Fortune's Philip Elmer-DeWitt:
The company had just passed a milestone—1 billion devices in active use—and CEO Tim Cook and CFO Luca Maestri took turns encouraging analysts to imagine how much money those customers may someday spend each quarter to pay for Apple services and devices.
“It’s an unbelievable asset for us,” Cook gushed, happy to be discussing something other than slowing iPhone sales growth.
Of course, Apple AAPL -1.95% already sells several services by the month, and starting last September it began selling iPhones that way too. For starters:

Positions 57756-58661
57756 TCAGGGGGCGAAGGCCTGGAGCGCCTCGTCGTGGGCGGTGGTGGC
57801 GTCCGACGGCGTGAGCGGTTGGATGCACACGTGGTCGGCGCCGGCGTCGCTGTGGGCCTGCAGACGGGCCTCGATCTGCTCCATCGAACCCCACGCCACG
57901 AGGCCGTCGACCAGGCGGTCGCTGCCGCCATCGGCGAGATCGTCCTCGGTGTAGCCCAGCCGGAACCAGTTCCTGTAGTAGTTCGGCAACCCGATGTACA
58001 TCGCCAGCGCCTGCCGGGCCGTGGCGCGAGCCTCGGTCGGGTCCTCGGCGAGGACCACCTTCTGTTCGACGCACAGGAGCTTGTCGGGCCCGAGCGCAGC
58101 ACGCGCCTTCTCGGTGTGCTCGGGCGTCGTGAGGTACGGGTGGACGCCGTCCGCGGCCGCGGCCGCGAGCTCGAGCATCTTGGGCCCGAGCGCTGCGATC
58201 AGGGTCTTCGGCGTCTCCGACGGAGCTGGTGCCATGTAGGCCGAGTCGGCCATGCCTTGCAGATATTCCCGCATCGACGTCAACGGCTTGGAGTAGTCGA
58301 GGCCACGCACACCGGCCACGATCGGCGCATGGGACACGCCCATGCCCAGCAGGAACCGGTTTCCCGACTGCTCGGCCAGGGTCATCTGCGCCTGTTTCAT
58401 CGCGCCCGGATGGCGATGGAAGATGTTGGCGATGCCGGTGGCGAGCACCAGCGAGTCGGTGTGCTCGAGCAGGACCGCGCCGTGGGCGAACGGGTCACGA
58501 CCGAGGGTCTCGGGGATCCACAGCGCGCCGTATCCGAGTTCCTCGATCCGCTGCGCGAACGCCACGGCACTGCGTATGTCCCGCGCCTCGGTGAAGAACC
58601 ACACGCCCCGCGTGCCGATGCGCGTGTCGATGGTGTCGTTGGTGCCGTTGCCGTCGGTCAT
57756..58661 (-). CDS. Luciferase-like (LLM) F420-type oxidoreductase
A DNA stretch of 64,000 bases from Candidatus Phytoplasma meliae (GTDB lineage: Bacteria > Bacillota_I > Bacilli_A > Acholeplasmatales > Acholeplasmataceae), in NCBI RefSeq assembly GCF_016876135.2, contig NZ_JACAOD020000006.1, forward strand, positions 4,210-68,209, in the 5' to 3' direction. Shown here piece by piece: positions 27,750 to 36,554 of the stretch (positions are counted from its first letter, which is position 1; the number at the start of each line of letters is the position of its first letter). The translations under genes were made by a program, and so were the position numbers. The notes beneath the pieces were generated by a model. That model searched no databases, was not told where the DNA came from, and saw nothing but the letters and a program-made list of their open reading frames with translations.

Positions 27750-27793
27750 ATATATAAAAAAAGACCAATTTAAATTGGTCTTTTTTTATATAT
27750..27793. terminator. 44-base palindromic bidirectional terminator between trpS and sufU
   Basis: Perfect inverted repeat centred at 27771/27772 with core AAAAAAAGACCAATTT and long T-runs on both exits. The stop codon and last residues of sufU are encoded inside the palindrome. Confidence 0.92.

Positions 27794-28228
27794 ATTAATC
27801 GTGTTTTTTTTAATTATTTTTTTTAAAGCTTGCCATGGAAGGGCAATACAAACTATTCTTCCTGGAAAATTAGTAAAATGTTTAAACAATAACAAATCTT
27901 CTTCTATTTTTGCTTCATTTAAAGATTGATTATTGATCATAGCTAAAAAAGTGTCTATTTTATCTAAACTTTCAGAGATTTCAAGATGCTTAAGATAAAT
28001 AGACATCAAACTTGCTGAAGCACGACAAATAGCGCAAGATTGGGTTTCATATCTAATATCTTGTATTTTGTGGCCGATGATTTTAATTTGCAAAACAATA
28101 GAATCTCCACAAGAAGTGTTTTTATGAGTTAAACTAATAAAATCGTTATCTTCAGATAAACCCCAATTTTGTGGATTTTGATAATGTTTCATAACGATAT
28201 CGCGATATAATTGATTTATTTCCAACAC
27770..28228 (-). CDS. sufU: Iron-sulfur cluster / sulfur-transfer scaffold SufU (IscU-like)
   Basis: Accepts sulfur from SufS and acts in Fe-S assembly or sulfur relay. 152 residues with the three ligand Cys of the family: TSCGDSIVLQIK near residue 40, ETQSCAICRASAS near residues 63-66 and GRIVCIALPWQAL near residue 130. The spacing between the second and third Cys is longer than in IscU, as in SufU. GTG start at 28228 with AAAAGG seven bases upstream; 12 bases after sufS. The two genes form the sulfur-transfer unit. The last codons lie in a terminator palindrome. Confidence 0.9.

- iCloud storage ($0.99-$9.99/month)
- iTunes Match ($24.99/year, $2.08/month)
- Apple Music ($9.99-$14.99/month)
- iPhone Upgrade Program ($32-$45/month)
- Coming soon? TV Streaming (?? per month)
It’s not hard to imagine the company bundling these things together and selling a package of hardware, software, and cloud services for, say, $100 a month. With a billion devices out there and 800 million credit cards on file, you can do the math.
Monthification as a strategy is one Adobe has pedaled to the metal with Creative Cloud — quite successfully. Apple has dipped a toe in these waters with the iPhone Upgrade Program, but thus far the uptake has been, well — let's just say slow for now. Still, with Cook and Maestri's encouragement, it's not hard to see how bundling could quicken that pace.